Discerning the True Church

To discern the true Church is both needful and delightful. For it is like finding a treasure trove of precious gems, gold and other beautiful and desirable things. Or to use another metaphor, it is like seeing a dear friend and having time to share together in conversation. For the people of God are the Church and the Church is the Body of Christ. And thus in the true Church are God’s gifts and blessings displayed and expressed in relationship with one another.

Is this picture too rosy for you? Does this not fit what you have experienced in past involvement in churches? You are not alone. I acknowledge that many people have not had positive experiences with Christians or churches. Yet the biblical description of God’s purpose, design and witness of the church is extraordinary and beyond any of us to attain to. I think that this is precisely why it is worthy to be embraced and by faith become part of Christ’s Body and learn to do the work of discerning the true Church.

I was talking with a friend who is a personal trainer recently. He commented that people generally are under the impression that regular exercise is the most important factor in losing body fat—particularly in the stomach and buttocks areas where fat is normally stored. Ironically, according to my friend, the best way to “lose” fat is to build up muscle mass generally in the body and then to cut out sugar and limit the amount of carbohydrates you eat. The net effect of increasing muscle mass is that the body can then more efficiently burn fat in the body!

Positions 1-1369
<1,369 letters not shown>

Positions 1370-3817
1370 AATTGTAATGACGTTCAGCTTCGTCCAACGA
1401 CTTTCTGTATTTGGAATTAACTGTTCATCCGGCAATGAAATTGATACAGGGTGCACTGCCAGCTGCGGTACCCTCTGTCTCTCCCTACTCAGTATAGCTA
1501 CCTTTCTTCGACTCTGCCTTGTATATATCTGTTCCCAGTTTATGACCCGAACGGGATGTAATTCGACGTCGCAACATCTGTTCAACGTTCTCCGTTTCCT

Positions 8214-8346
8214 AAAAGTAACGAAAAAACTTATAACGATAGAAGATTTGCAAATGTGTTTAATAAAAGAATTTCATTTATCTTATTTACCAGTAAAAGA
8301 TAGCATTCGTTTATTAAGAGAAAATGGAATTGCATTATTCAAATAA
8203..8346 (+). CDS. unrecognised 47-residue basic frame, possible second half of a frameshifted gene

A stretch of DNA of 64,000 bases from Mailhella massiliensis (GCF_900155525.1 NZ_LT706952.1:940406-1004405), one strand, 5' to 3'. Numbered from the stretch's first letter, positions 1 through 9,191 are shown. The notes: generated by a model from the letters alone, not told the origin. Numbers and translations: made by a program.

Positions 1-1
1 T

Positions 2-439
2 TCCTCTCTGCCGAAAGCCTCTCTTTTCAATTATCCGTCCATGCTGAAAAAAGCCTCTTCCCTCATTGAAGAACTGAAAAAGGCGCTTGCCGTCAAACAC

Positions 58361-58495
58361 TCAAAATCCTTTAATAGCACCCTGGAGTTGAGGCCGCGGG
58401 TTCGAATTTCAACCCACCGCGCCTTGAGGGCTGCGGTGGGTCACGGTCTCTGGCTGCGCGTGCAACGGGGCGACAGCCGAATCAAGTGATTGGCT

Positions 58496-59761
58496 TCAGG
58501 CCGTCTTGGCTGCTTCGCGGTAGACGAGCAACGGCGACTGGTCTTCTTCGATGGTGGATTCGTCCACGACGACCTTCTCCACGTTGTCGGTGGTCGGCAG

This is not only true for the health of the body but also for the health of the Body of Christ, the Church. For as the human body needs to be active and regularly build muscle to prosper and be at peak functionality so to do God’s people, those “holy ones” in Christ. To do this is not a matter of specific kinds of food but rather a persistent receptiveness to the Spirit as he feeds with the truth and love of the Triune God (see 2 Thessalonians 2:13-14). For in God truth and love (and thus grace) are not separated as though they are expressed differently toward human beings. Did not John say, “Grace and truth came through Jesus Christ” (John 1:17, NRSV)?

When Christ operates as the Head within and among his own people he simultaneously gifts them with his truth in love. This is so because he is the Truth and he expresses God’s nature—which is love (1 John 4:8). And thus, I would suggest, discerning the true Church primarily is to discern authentic love for God and for truth. And to be able to do this a person or a community must believe in truth and hunger and thirst for the practice of righteousness (Matthew 5:6). God desires this for human beings but we cannot seize and experience the gifts of God until we choose to humble ourselves and pursue God himself.

Given that the past couple generations have been so conditioned by principles of Psychology and psychological theories I think that the metaphor of health is helpful here. Not that I am endorsing any particular branch of Psychology but rather that human flourishing and health are clearly God’s stated will. And not surprisingly, the Lord Jesus has made a way for his Body to remain healthy in him.

This health, in large part, is dependent upon the members to seek true spiritual food and drink by discerning true from false doctrine and keeping each other accountable for sinful (and thus destructive) behavior. Paul made this clear when he wrote to Timothy to “[h]old to the standard of sound teaching that you heard from me, in the faith and love that are in Christ Jesus.” (2 Timothy 1:13, NRSV) And God explicitly clarified that to love one’s neighbor as oneself necessarily includes reproof (Leviticus 19:17-18). The history of the Christian Church involves multiple examples of people and leaders doing exactly the opposite. Thankfully, there are also many examples of faithful people who heeded this exhortation and gave their lives for the benefit of Christ’s Body.